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Journal of
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Microbiology & Experimentation

Case Report Volume 8 Issue 6

An extraordinary meningitis pathogen on a patient with ventricular catheter: Chryseobacterium gleum, case report

Abdurrahman Sarmis,1 Omer Gokhan Akarsu,2 Huseyin Ikbal Akdemir,3 Tuncer Ozekinci2

1Department of Medical Microbiology, Istanbul Medeniyet University Goztepe Education and Research Hospital, Istanbul, Turkey
2Department of Medical Microbiology, Istanbul Medeniyet University, Istanbul, Turkey
3Department of Neurosurgery, Istanbul Medeniyet University, Istanbul, Turkey

Correspondence: Abdurrahman Sarmis, Department of Medical Microbiology, Istanbul Medeniyet University Goztepe Education and Research Hospital, Istanbul, Turkey

Received: December 01, 2020 | Published: December 29, 2020

Citation: Sarmis A, Akarsu OG, Akdemir HI, et al. An extraordinary meningitis pathogen on a patient with ventricular catheter: Chryseobacterium gleum, case report. J Microbiol Exp. 2020;8(6):220-221. DOI: 10.15406/jmen.2020.08.00312

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Chryseobacterium gleum has been reported as human pathogen rarely from different clinical specimens. Here we report first case as a meningitis pathogen on a patient with ventricular catheter who had head trauma prior to disease. This case report indicates the importance of identifying microorganisms and performing antibacterial susceptibility testing, clinicians changed antibiotherapy according to antibacterial susceptibility testing results and patient’s clinical situation improved dramatically.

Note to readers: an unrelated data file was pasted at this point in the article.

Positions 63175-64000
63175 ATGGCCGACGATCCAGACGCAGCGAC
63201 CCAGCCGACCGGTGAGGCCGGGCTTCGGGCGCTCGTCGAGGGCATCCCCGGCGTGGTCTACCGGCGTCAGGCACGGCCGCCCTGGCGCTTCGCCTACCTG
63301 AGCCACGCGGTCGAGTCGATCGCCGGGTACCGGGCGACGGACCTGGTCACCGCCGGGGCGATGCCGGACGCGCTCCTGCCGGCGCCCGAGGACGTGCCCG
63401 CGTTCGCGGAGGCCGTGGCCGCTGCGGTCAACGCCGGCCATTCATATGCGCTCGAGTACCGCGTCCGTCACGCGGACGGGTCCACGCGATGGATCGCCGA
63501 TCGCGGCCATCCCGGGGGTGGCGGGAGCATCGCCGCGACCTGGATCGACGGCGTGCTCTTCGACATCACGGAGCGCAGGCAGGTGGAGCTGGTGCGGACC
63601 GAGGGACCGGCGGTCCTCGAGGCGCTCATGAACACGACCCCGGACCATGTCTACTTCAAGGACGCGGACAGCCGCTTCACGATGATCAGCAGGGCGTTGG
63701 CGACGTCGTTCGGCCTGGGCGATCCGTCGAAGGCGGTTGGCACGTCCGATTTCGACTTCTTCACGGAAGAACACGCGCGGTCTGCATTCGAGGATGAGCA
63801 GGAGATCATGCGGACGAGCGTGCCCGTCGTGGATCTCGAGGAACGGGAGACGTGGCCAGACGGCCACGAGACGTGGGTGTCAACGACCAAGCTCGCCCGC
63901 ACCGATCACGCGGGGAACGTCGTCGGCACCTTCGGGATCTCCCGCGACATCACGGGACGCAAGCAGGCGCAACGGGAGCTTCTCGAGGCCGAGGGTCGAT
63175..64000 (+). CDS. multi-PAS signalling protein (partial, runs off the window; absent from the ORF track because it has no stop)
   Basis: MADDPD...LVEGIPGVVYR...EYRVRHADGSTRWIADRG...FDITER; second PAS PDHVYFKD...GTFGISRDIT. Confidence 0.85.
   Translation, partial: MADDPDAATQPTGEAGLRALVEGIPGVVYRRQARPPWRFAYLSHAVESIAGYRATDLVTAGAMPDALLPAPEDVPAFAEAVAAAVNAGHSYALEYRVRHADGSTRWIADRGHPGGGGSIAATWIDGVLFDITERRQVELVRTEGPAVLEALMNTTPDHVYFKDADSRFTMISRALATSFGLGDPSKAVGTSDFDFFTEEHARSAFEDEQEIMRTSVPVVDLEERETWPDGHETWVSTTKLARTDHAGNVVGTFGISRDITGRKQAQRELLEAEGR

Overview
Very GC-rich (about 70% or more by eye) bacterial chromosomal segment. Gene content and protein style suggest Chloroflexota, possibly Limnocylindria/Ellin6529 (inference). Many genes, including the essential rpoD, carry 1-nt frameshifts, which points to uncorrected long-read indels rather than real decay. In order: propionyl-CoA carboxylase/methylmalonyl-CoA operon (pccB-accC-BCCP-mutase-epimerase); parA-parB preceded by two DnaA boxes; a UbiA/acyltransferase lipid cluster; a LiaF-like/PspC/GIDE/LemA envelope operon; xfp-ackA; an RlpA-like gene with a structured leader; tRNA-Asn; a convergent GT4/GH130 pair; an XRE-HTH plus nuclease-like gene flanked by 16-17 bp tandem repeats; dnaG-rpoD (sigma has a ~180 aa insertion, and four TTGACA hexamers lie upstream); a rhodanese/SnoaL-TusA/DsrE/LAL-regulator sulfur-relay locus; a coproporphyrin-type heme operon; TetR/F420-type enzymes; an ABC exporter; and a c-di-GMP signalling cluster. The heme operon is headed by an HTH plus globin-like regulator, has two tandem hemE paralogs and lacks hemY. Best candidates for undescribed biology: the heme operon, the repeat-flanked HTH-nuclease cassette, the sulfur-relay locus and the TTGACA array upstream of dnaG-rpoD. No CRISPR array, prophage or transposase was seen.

The genus Chryseobacterium (formerly Flavobacterium)1 whose type species is Chryseobacterium gleum2 and belongs to the family Flavobacteriaceae (phylum Bacteroidetes), represents a group of Gram-negative, non-fermenting, catalase-positive, oxidase-positive and indole-positive aerobic bacilli. Chryseobacterium species are uncommon human pathogens, and most cases are nosocomial and are often associated with immunosuppression or indwelling devices. Chryseobacterium is typically found in soil, water, plants, and food products and can survive in hospital environments, chlorinated water, and wet surfaces, all of which serve as potential reservoirs of infection.3

Chryseobacterium gleum has been reported as cause of urinary tract infection, sepsis and respiratory tract infection previously in different countries. We present the first case of Chryseobacterium gleum, to our knowledge, as the cause of meningitis on a patient with ventricular catheter.

Case presentation